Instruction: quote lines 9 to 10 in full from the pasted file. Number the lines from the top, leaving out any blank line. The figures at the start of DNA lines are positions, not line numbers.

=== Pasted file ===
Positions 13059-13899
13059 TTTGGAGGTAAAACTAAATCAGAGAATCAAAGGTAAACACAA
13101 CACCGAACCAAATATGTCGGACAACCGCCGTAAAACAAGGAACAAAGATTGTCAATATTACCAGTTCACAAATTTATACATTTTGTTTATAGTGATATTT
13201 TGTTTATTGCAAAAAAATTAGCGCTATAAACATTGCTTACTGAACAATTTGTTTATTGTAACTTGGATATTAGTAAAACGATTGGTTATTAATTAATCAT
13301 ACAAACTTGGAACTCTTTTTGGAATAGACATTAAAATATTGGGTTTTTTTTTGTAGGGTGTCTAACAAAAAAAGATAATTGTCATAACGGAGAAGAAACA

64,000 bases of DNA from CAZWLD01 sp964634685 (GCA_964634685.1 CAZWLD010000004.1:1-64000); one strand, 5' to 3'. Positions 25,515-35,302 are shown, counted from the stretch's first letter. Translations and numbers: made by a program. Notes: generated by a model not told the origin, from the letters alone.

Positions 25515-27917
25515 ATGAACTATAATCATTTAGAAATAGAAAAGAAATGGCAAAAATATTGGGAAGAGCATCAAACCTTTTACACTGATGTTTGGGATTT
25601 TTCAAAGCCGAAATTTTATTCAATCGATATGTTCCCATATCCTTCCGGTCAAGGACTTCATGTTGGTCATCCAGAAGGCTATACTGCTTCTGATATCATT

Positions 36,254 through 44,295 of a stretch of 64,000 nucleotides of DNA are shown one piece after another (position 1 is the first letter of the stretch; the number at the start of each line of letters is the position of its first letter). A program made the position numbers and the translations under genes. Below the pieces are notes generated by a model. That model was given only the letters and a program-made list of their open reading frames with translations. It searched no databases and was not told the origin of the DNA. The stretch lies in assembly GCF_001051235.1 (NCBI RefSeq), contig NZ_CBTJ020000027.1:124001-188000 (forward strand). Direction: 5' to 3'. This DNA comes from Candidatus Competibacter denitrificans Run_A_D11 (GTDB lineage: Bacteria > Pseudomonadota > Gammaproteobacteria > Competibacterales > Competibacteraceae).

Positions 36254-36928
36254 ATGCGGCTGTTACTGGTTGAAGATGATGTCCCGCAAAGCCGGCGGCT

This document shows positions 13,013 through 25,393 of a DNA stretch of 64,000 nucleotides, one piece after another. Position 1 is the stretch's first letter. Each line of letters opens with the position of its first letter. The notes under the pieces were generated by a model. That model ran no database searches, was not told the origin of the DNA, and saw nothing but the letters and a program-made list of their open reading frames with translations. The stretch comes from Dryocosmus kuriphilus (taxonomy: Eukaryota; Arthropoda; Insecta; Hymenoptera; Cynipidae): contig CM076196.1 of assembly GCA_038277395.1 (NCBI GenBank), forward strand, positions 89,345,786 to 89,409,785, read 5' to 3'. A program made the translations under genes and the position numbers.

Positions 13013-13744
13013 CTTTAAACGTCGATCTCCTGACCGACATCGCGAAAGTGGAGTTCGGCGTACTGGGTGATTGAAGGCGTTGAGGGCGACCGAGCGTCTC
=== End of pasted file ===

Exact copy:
25601 TTCAAAGCCGAAATTTTATTCAATCGATATGTTCCCATATCCTTCCGGTCAAGGACTTCATGTTGGTCATCCAGAAGGCTATACTGCTTCTGATATCATT

Positions 36,254 through 44,295 of a stretch of 64,000 nucleotides of DNA are shown one piece after another (position 1 is the first letter of the stretch; the number at the start of each line of letters is the position of its first letter). A program made the position numbers and the translations under genes. Below the pieces are notes generated by a model. That model was given only the letters and a program-made list of their open reading frames with translations. It searched no databases and was not told the origin of the DNA. The stretch lies in assembly GCF_001051235.1 (NCBI RefSeq), contig NZ_CBTJ020000027.1:124001-188000 (forward strand). Direction: 5' to 3'. This DNA comes from Candidatus Competibacter denitrificans Run_A_D11 (GTDB lineage: Bacteria > Pseudomonadota > Gammaproteobacteria > Competibacterales > Competibacteraceae).